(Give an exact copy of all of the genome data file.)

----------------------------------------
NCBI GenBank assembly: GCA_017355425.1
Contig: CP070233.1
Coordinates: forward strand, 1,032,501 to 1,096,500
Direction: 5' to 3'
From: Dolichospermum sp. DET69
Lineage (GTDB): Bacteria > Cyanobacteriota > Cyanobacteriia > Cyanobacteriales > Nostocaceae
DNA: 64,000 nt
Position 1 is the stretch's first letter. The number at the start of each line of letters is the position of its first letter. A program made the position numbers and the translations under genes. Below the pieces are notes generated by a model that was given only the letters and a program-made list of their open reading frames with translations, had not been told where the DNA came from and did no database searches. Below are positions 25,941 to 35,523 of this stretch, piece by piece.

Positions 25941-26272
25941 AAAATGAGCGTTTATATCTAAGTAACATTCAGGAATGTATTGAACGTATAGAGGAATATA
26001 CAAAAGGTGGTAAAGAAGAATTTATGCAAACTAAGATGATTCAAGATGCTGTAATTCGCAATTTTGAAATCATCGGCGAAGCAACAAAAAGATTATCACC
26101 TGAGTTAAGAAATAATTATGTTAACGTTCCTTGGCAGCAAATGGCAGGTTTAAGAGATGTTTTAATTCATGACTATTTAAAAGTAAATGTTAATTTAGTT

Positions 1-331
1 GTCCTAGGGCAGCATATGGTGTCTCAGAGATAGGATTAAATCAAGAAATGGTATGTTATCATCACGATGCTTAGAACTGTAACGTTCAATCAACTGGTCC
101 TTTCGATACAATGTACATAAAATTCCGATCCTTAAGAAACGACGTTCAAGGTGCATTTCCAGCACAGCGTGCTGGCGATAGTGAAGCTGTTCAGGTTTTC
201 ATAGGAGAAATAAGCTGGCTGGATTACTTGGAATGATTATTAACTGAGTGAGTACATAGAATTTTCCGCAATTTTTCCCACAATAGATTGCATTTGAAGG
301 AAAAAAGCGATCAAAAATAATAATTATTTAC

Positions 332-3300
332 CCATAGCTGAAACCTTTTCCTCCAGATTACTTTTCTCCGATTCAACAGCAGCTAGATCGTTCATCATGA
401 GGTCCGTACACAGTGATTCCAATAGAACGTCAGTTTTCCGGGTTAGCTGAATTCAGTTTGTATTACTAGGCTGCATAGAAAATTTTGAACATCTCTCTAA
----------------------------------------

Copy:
NCBI GenBank assembly: GCA_017355425.1
Contig: CP070233.1
Coordinates: forward strand, 1,032,501 to 1,096,500
Direction: 5' to 3'
From: Dolichospermum sp. DET69
Lineage (GTDB): Bacteria > Cyanobacteriota > Cyanobacteriia > Cyanobacteriales > Nostocaceae
DNA: 64,000 nt
Position 1 is the stretch's first letter. The number at the start of each line of letters is the position of its first letter. A program made the position numbers and the translations under genes. Below the pieces are notes generated by a model that was given only the letters and a program-made list of their open reading frames with translations, had not been told where the DNA came from and did no database searches. Below are positions 25,941 to 35,523 of this stretch, piece by piece.

Positions 25941-26272
25941 AAAATGAGCGTTTATATCTAAGTAACATTCAGGAATGTATTGAACGTATAGAGGAATATA
26001 CAAAAGGTGGTAAAGAAGAATTTATGCAAACTAAGATGATTCAAGATGCTGTAATTCGCAATTTTGAAATCATCGGCGAAGCAACAAAAAGATTATCACC
26101 TGAGTTAAGAAATAATTATGTTAACGTTCCTTGGCAGCAAATGGCAGGTTTAAGAGATGTTTTAATTCATGACTATTTAAAAGTAAATGTTAATTTAGTT

Positions 1-331
1 GTCCTAGGGCAGCATATGGTGTCTCAGAGATAGGATTAAATCAAGAAATGGTATGTTATCATCACGATGCTTAGAACTGTAACGTTCAATCAACTGGTCC
101 TTTCGATACAATGTACATAAAATTCCGATCCTTAAGAAACGACGTTCAAGGTGCATTTCCAGCACAGCGTGCTGGCGATAGTGAAGCTGTTCAGGTTTTC
201 ATAGGAGAAATAAGCTGGCTGGATTACTTGGAATGATTATTAACTGAGTGAGTACATAGAATTTTCCGCAATTTTTCCCACAATAGATTGCATTTGAAGG
301 AAAAAAGCGATCAAAAATAATAATTATTTAC

Positions 332-3300
332 CCATAGCTGAAACCTTTTCCTCCAGATTACTTTTCTCCGATTCAACAGCAGCTAGATCGTTCATCATGA
401 GGTCCGTACACAGTGATTCCAATAGAACGTCAGTTTTCCGGGTTAGCTGAATTCAGTTTGTATTACTAGGCTGCATAGAAAATTTTGAACATCTCTCTAA